Juno Award-winning jazz saxophonist, composer, producer and educator Phil Dwyer is re-opening his summer Jazz academy with help from the MAC.
The camp runs from August 13-15, and the local musician and member of the Order of Canada said, “I think it might be the best music faculty for a summer camp that’s ever been assembled in Canada.”
Musicians including Neil Swainson, Ken Lister, Ingrid Jensen, Christine Jensen and guest artist PJ Perry are among those who will teach at the camp, which will include student concerts and a faculty concert at Knox United Church on Aug. 16.
With the first week for senior jazz (16-19 years) and junior jazz (13-15 years), and week two for adult jazz and vocal jazz, the Phil Dwyer Academy of Music and Culinary Arts will provide an opportunity for several dozen jazz musicians to learn from these well-known performers.
Five full scholarships will be reserved for local students to attend the program, said the MAC’s executive director, Jennifer Bate.
“We are now trying to get sponsors for the program — we are halfway to our goal of $20,000 to help underwrite the costs of faculty contracts and expenses,” she said.
Dwyer said Bate approached him for advice on starting up a jazz program, prompting Dwyer to re-start a summer camp that he ran out of his house with his wife for nine years, from 2005 to 2014.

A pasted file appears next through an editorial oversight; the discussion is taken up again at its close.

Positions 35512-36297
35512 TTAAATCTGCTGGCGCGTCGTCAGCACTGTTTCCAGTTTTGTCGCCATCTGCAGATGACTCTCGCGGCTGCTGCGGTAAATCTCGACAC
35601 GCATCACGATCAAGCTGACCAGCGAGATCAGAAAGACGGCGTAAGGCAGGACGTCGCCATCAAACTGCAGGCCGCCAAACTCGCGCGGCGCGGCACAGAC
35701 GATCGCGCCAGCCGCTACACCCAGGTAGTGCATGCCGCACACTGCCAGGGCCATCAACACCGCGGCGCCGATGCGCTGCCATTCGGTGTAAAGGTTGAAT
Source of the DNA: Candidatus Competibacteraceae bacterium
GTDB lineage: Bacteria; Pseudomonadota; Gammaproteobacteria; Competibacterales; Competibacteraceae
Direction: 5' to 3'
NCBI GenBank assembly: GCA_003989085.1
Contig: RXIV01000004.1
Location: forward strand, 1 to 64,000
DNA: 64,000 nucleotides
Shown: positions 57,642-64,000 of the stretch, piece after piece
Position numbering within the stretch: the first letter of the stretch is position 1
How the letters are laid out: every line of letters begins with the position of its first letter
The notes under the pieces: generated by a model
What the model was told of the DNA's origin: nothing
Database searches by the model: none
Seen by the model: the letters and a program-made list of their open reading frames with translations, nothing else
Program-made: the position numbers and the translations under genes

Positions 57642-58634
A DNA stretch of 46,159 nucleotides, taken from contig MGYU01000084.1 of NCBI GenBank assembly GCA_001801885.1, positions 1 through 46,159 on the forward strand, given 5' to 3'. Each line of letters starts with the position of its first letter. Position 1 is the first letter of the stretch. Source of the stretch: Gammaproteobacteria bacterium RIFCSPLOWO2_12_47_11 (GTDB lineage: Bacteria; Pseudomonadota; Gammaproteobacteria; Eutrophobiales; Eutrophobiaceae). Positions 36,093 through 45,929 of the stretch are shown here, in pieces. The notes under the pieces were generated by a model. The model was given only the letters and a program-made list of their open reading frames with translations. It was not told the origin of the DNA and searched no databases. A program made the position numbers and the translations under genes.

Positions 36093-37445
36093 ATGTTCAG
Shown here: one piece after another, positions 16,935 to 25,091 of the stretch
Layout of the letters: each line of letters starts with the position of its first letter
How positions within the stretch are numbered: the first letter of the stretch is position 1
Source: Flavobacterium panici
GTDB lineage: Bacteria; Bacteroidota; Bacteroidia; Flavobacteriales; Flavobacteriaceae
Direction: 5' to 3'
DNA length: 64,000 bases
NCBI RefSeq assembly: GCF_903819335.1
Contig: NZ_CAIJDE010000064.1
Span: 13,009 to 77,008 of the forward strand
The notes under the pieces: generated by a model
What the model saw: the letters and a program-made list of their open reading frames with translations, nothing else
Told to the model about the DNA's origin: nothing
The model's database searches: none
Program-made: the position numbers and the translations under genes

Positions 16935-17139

The culinary portion of the program started as a way to teach young musicians the basics of cooking, as Dwyer found their knowledge was lacking in that area.
“A lot of them didn’t know how to do even any basic cooking. They’d be eating Subway and KFC,” Dwyer said.
Dwyer’s original program eventually grew to the point where about 45 students and 12 faculty were making lunch every day in his backyard — it had all become too big.
This time, with the support of the MAC, practice space at Ballenas school, Inclusion Parksville and the MAC itself, Dwyer said he’s excited to offer the opportunity to students again.
“For me, it’s such a thrill to be able to pick up the phone and phone eight or nine of the best musicians I know in the world and say, ‘Hey, come to Parksville for a week,” said Dwyer.
“I think it’s really great for the community. For the students that come, it’s a great opportunity, but for people in the community, it’s an opportunity to hear musicians of a calibre that they might normally have to go to Montreal or New York or Toronto to hear.”
For the MAC’s part, Bate said she has hopes for the program to be an annual one, and that it helps put the McMillan Arts Centre’s School for the Creative Arts on the map.
The culinary arts portion of the program will continue, with groups of students helping to make lunch for everyone each day, said Dwyer.
“I’m glad that it looks like we’re going to be able to continue making that an element of the camp,” he said.
For more info, keep an eye on the McMillan Arts Centre website at mcmillanartscentre.com/school-for-creative-arts/the-phil-dwyer-academy-of-music-culinary-arts/.